The tendency for people to be creatures of habit is being put to good use in the cybersecurity industry, thanks to new identification software that uses typical login times and locations, keystroke dynamics and in-app behaviour to verify if someone is who they say they are.
It's one of a series of innovations being developed by European businesses who are keen to claim their share of a growing cybersecurity market.
Czech-based cybersecurity firm ThreatMark has been developing advanced fraud-detection systems to protect digital transactions using machine learning and tailored algorithms to spot advanced threats and unusual behaviour.
It collects information from our computer and mobile phone to learn typical behaviour based on the devices we use, such as login times and locations, keystroke dynamics and movement characteristics. It also analyses where on the screen we usually click on the login buttons, how we interact when providing input and how we typically behave within our applications.
‘Combining this information with other data, perhaps your heart rate from a smart watch, for example, and location data for your other devices, it could be possible in the near future to authenticate you even without using a password,’ said the firm's chief executive Michal Tresner.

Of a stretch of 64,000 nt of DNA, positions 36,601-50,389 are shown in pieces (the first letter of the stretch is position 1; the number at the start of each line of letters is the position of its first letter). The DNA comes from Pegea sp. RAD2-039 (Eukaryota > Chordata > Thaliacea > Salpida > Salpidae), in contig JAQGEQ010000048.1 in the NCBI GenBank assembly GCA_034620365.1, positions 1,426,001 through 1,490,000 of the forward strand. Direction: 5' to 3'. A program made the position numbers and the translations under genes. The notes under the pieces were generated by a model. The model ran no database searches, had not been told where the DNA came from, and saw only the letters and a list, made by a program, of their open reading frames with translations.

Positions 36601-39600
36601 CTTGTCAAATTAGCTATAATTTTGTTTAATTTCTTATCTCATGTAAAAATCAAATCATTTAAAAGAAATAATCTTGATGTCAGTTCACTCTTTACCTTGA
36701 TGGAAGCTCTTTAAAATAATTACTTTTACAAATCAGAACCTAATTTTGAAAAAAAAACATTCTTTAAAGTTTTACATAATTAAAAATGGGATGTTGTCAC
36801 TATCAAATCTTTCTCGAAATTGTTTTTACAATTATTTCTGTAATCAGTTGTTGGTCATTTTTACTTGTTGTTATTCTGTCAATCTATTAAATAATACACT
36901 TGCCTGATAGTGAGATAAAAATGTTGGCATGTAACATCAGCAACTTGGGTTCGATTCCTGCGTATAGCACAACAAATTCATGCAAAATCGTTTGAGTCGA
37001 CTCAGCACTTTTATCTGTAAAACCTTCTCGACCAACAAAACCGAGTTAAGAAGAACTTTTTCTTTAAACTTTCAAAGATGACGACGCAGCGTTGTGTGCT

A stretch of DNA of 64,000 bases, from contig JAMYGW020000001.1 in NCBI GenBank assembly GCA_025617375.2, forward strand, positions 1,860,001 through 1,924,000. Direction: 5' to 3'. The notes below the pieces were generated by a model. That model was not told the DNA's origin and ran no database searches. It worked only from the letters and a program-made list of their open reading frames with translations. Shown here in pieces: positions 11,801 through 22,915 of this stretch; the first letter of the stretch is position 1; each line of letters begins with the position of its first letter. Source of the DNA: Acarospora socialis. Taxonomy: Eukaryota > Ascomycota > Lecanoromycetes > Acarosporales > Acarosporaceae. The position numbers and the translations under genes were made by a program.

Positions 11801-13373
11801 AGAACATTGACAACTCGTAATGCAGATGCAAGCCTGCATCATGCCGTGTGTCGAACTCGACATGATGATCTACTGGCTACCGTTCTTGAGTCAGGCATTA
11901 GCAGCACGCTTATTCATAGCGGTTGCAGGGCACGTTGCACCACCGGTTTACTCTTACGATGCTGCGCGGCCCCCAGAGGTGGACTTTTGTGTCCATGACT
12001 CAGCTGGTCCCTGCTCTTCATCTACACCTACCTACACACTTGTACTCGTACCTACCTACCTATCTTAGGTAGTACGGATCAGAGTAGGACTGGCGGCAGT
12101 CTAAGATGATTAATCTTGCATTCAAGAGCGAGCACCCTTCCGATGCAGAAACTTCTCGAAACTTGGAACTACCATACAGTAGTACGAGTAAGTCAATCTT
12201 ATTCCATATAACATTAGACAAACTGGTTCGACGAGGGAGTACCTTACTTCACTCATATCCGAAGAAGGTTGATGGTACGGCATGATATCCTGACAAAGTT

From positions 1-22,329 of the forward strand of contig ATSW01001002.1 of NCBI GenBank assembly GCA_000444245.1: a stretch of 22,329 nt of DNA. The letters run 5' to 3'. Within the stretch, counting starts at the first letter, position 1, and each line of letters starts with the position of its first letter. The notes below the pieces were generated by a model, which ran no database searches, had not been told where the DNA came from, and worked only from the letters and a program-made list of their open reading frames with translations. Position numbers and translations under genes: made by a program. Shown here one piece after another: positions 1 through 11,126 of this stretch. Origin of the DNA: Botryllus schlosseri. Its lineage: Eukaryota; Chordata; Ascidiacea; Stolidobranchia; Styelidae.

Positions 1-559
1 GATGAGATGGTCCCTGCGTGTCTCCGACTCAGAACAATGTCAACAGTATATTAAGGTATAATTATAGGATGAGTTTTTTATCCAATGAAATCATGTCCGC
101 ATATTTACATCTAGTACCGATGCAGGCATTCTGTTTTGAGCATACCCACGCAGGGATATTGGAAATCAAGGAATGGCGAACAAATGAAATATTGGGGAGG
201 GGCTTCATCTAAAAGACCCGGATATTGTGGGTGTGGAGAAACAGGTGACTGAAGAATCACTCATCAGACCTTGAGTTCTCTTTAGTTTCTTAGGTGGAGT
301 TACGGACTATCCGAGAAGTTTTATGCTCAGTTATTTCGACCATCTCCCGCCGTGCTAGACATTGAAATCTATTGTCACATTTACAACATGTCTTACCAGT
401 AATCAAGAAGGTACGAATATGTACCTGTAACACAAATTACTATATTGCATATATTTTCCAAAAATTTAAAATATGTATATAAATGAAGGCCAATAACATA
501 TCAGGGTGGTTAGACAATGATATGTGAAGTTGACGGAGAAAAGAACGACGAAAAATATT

Integrating this approach with ThreatMark’s complex fraud prevention and detection software can expose anomalies in real time, triggering firewalls or rapidly blocking suspicious users or transactions.
The company has several patents in the works and its monitoring system has won interest from several European banks, with more expected to sign up this year.
The threat from cybercriminals shows no sign of abating, opening up opportunities for European companies to develop new tools to fight against threats – and win a greater share of one of the fastest growing markets in the IT sector. Analysts predict that global spending in cybersecurity will be well over EUR 100 billion a year by 2021.
According to a 2016 report by the European Cybersecurity Industry Leaders (ECIL), the EU is the most trusted area in the world when it comes to data security and privacy, giving the region a competitive advantage.
But success is not a given. The cybersecurity industry in Europe, which currently accounts for about a quarter of the global market, is growing by around 6 % a year compared to growth of 8 % for the market as a whole.
One of the aims of the European Cyber Security Organisation (ECSO) – the association implementing a cybersecurity public-private partnership set up by the EU in 2016 – is to create connections between industry players, national public authorities and users of cybersecurity solutions to identify priorities and increase collaboration in research and innovation.
That connection – particularly between providers and end-users – is crucial if Europe is to grow the industry and take its right place in the market, says Tresner. He sees scope for business-to-business platforms or events to introduce small- and medium-sized firms like ThreatMark to potential clients.
‘The possibility to match customers with the supplier is the most important thing we see for boosting the industry,’ Tresner said. ‘This is even more valuable than money.’ ‘Technical experts in cybersecurity are very hard to come by.’ Robert Gupta, Secon Cyber Security, UK